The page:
Increasing TLP, however, also increases memory level parallelism (MLP) by increasing the number of outstanding memory requests per clock. In addition, the data working set of the multi-threaded applications will likely grow with the thread count. Finally, increasing TLP is also likely to increase the randomness of accesses to the shared caches since accesses from several threads will be interleaved. Thus, memory bandwidth and cache capacity should scale with core count to support the increased MLP and data footprint.

Recently, three dimensional (3D) die stacking has been proposed as a viable option for stacking a dense memory die (such as DRAM) on a microprocessor die. Stacking allows disparate Si technologies to be combined in a die stack, without concern for technology integration into a single process flow. Stacking also provides a very-high bandwidth interface between the die using through-silicon-vias. Thus, 3D stacking of memory (such as DRAM) on CMPs may effectively address the memory hierarchy hurdles for CMP scaling.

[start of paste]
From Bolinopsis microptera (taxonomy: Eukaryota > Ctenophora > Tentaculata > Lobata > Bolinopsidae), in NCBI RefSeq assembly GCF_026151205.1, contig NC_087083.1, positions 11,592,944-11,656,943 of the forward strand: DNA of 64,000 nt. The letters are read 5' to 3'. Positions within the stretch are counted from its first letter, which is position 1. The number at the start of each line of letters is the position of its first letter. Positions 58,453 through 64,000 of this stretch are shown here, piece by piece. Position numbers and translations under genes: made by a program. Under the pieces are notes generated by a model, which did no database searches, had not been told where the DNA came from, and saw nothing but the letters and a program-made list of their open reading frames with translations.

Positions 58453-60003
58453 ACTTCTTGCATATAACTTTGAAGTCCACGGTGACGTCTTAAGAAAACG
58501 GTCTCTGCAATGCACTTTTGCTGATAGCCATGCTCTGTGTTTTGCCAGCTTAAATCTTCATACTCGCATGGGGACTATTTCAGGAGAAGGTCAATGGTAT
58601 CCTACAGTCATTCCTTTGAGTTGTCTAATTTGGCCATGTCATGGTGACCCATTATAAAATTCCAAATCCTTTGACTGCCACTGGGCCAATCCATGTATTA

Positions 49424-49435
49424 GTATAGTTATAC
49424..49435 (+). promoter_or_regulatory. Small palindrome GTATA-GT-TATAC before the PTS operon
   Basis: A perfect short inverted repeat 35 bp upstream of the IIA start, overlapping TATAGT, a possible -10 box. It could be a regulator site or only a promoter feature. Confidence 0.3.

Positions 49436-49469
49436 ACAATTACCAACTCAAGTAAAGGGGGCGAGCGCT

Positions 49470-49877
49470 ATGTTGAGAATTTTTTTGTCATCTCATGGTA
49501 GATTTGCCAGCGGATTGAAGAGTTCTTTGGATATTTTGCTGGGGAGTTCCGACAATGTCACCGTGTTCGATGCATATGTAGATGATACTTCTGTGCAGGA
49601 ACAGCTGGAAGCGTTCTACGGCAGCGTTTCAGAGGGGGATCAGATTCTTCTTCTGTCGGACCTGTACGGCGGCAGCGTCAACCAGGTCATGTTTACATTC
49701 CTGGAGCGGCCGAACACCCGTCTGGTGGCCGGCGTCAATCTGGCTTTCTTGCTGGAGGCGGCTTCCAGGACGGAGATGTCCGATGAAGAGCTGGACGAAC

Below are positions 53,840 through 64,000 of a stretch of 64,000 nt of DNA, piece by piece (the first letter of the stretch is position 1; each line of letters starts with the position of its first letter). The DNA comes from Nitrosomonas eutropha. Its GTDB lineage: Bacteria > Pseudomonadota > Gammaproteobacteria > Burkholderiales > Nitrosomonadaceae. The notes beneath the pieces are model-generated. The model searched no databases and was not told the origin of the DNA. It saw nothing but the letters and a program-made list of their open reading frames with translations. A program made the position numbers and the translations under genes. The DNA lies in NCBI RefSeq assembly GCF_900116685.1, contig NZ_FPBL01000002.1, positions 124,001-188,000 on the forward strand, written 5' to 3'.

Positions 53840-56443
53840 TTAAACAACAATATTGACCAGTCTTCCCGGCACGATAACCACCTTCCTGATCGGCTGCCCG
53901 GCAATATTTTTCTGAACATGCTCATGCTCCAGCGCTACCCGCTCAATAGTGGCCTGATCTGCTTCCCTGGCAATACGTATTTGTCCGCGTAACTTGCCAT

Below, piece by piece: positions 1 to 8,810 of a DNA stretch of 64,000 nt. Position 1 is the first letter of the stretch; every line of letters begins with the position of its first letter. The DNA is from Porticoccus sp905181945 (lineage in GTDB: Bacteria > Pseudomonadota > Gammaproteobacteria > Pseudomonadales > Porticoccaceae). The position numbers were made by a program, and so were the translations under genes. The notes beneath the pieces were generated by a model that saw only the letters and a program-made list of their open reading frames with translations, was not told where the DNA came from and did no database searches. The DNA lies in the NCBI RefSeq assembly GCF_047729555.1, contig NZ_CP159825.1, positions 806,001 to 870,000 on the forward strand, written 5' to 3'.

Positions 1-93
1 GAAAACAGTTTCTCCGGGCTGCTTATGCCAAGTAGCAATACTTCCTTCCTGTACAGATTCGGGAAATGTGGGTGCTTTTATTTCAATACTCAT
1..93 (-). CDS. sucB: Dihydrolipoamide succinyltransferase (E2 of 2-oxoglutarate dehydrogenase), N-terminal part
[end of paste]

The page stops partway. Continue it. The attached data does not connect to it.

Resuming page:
DRAMs typically keep an open row activated until another row is required to reduce access latency. This technique is called an open-page policy and it works best if successive accesses to the DRAM are to the same open page. Otherwise, bank closes and precharge penalties significantly increase the total latency of accessing a bank. Traditionally, there is only one open page per bank in DRAM designs.

BRIEF DESCRIPTION OF THE DRAWINGS